Limas Sweed switched uniform numbers and hopes for a new lease on his life and the sport he loves to play.
"I feel good, felt like I'm in college again," Sweed said between Steelers minicamp practices Friday. "I feel fresh, feel young, real confident. I'm ready to play some football."
It was the first time Sweed spoke publicly since the Steelers placed the young wide receiver on injured reserve for the final two games last season. The Steelers listed "non-football illness" for the move. Sources reveal Sweed dealt with emotional issues that required professional attention.
Sweed said Friday his leaving the team was a "mutual decision."
"I just had some personal things going on in my life," said Sweed, who shed his old No. 14 for No. 80. "My family and the Steelers helped me get through it, and it's water under the bridge. It was nothing. It's water under the bridge. I'm working my tail off to be out there with the Steelers and have fun."
The Steelers drafted the 6-foot-4 Sweed in the second round from Texas in 2008. He caught eight passes as a rookie, including two in the playoffs, but his drops became more infamous, including one that would have gone for a long touchdown against Baltimore in the AFC championship game.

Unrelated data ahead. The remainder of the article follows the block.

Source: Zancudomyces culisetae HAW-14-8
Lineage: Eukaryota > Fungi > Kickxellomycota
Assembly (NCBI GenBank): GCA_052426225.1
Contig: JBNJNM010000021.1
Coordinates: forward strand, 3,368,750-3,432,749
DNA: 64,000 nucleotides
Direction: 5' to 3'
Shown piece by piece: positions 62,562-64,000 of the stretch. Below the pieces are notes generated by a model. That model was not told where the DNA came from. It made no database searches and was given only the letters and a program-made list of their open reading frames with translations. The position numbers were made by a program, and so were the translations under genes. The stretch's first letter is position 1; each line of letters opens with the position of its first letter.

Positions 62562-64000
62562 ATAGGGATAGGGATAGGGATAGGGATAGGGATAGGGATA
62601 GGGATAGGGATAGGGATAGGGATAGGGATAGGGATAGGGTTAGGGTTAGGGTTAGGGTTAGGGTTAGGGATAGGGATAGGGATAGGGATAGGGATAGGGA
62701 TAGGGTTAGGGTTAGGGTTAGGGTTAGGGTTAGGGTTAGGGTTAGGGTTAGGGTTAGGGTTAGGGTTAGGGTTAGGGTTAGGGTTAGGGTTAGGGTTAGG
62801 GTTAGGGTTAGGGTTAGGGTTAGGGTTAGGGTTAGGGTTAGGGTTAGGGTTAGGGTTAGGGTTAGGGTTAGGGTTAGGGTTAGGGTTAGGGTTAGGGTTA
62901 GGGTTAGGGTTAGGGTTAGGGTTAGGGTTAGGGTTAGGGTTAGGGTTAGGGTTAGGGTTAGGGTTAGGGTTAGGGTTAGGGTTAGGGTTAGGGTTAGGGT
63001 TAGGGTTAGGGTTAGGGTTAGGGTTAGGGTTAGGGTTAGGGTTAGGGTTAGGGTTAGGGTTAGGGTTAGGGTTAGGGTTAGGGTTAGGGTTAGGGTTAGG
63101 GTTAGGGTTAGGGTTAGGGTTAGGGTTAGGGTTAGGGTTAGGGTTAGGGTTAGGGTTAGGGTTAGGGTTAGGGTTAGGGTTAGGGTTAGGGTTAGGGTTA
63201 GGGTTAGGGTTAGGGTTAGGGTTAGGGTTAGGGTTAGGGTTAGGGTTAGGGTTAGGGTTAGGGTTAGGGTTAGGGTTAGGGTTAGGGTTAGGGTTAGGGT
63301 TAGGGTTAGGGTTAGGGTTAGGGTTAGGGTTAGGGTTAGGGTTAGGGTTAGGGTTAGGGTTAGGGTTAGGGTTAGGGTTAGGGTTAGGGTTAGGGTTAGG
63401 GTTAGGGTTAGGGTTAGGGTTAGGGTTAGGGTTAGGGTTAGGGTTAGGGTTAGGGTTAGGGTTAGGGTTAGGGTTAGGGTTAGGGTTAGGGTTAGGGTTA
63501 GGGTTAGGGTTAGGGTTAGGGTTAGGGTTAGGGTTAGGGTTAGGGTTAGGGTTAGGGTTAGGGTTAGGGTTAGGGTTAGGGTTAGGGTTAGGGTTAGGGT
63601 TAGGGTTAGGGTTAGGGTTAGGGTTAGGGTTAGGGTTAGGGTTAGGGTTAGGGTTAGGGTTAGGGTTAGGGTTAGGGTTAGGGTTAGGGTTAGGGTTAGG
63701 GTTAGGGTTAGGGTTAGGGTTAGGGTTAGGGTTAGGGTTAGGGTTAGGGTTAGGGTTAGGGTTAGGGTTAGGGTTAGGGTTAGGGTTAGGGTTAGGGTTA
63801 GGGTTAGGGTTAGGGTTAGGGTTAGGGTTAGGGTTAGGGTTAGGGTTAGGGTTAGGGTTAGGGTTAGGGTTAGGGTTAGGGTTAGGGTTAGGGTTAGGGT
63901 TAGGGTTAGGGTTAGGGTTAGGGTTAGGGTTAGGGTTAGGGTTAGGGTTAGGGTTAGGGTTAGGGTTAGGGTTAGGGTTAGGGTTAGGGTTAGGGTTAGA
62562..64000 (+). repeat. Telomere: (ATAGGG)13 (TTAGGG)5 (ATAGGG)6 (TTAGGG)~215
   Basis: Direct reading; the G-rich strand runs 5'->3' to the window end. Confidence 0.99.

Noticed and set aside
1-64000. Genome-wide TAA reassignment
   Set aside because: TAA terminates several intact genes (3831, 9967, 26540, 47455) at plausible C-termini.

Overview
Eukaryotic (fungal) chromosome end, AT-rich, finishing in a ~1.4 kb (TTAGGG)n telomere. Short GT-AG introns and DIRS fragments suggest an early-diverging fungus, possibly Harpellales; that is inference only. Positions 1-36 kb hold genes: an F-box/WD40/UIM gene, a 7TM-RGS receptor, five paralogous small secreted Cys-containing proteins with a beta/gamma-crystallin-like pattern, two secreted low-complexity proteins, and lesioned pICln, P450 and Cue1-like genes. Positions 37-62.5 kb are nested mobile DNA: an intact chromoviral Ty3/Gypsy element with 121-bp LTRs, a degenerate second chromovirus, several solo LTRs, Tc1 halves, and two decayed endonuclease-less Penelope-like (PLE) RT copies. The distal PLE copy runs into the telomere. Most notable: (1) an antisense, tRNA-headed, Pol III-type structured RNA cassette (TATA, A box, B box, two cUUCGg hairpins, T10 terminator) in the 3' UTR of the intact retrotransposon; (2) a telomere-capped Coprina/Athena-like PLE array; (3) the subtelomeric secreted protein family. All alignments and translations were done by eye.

Last season, rookie Mike Wallace quickly surpassed Sweed to establish himself as the No. 3 receiver. Sweed rarely played; he did not dress for four of the first seven games and caught one pass all season. Again, he dropped what would have been a 34-yard touchdown pass, standing alone in the end zone in a 23-20 loss at Cincinnati.
Sweed has been working out with his teammates much of this year and took the field with them April 19-20 when they had their first OTA practices.
"The guys were very supportive," Sweed said of the time he spent since going on injured reserve.
"My family was supportive. We worked through it."
His expectations for 2010 are "just to play football and have fun."
"Relax, play football and have fun. It feels good. I feel like a kid again, running around, playing a game that I've been playing for a long time.
"It's good to be back. It's good to be around the guys, good to be playing."